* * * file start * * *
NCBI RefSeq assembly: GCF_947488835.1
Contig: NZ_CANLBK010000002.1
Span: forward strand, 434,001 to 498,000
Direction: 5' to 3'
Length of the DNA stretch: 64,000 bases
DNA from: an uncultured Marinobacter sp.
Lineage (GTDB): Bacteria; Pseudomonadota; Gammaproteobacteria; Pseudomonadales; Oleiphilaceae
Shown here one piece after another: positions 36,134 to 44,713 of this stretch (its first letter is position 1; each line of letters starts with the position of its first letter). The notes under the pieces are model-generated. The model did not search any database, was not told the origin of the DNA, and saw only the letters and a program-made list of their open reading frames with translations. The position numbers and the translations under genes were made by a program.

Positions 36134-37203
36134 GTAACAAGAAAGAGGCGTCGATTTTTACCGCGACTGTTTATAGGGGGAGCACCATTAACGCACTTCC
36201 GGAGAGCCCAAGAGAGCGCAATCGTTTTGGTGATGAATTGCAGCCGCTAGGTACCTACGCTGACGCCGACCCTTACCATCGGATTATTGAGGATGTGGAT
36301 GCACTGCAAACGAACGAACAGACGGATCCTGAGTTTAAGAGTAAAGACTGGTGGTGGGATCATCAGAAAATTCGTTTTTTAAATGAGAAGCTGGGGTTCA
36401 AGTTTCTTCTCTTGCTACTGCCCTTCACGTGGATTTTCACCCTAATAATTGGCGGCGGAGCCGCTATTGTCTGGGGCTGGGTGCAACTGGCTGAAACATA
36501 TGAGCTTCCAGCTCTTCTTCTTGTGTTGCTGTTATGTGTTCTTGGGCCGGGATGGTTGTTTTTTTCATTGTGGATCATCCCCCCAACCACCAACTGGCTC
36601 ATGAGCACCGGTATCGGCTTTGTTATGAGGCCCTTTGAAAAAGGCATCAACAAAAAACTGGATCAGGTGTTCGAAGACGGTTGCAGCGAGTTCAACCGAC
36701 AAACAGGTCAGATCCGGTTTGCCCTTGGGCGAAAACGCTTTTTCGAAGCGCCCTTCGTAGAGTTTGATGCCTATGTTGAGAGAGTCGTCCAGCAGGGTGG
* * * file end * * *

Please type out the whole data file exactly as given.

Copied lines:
NCBI RefSeq assembly: GCF_947488835.1
Contig: NZ_CANLBK010000002.1
Span: forward strand, 434,001 to 498,000
Direction: 5' to 3'
Length of the DNA stretch: 64,000 bases
DNA from: an uncultured Marinobacter sp.
Lineage (GTDB): Bacteria; Pseudomonadota; Gammaproteobacteria; Pseudomonadales; Oleiphilaceae
Shown here one piece after another: positions 36,134 to 44,713 of this stretch (its first letter is position 1; each line of letters starts with the position of its first letter). The notes under the pieces are model-generated. The model did not search any database, was not told the origin of the DNA, and saw only the letters and a program-made list of their open reading frames with translations. The position numbers and the translations under genes were made by a program.

Positions 36134-37203
36134 GTAACAAGAAAGAGGCGTCGATTTTTACCGCGACTGTTTATAGGGGGAGCACCATTAACGCACTTCC
36201 GGAGAGCCCAAGAGAGCGCAATCGTTTTGGTGATGAATTGCAGCCGCTAGGTACCTACGCTGACGCCGACCCTTACCATCGGATTATTGAGGATGTGGAT
36301 GCACTGCAAACGAACGAACAGACGGATCCTGAGTTTAAGAGTAAAGACTGGTGGTGGGATCATCAGAAAATTCGTTTTTTAAATGAGAAGCTGGGGTTCA
36401 AGTTTCTTCTCTTGCTACTGCCCTTCACGTGGATTTTCACCCTAATAATTGGCGGCGGAGCCGCTATTGTCTGGGGCTGGGTGCAACTGGCTGAAACATA
36501 TGAGCTTCCAGCTCTTCTTCTTGTGTTGCTGTTATGTGTTCTTGGGCCGGGATGGTTGTTTTTTTCATTGTGGATCATCCCCCCAACCACCAACTGGCTC
36601 ATGAGCACCGGTATCGGCTTTGTTATGAGGCCCTTTGAAAAAGGCATCAACAAAAAACTGGATCAGGTGTTCGAAGACGGTTGCAGCGAGTTCAACCGAC
36701 AAACAGGTCAGATCCGGTTTGCCCTTGGGCGAAAACGCTTTTTCGAAGCGCCCTTCGTAGAGTTTGATGCCTATGTTGAGAGAGTCGTCCAGCAGGGTGG